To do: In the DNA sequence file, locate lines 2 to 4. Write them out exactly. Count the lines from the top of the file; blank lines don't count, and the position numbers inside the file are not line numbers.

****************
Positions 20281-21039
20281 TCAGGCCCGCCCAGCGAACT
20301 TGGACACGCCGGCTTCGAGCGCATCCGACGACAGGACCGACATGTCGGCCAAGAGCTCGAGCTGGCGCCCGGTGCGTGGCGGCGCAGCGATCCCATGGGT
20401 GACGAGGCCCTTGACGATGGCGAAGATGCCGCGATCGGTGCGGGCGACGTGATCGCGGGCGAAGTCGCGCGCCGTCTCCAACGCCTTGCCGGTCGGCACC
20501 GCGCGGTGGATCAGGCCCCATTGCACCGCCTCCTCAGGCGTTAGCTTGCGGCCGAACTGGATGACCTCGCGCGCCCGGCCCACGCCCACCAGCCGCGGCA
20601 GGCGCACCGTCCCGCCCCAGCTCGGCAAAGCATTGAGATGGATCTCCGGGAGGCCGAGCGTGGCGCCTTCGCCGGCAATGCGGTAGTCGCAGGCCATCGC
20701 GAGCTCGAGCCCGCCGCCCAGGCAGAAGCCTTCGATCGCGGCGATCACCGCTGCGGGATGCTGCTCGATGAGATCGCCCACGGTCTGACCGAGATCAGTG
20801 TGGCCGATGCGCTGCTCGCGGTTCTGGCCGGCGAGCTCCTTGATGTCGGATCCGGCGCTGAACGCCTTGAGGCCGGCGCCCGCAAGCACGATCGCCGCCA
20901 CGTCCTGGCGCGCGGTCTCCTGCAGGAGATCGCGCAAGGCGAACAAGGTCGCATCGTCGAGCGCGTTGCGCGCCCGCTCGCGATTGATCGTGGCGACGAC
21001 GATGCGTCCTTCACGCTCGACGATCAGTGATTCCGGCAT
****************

20281 TCAGGCCCGCCCAGCGAACT
20301 TGGACACGCCGGCTTCGAGCGCATCCGACGACAGGACCGACATGTCGGCCAAGAGCTCGAGCTGGCGCCCGGTGCGTGGCGGCGCAGCGATCCCATGGGT
20401 GACGAGGCCCTTGACGATGGCGAAGATGCCGCGATCGGTGCGGGCGACGTGATCGCGGGCGAAGTCGCGCGCCGTCTCCAACGCCTTGCCGGTCGGCACC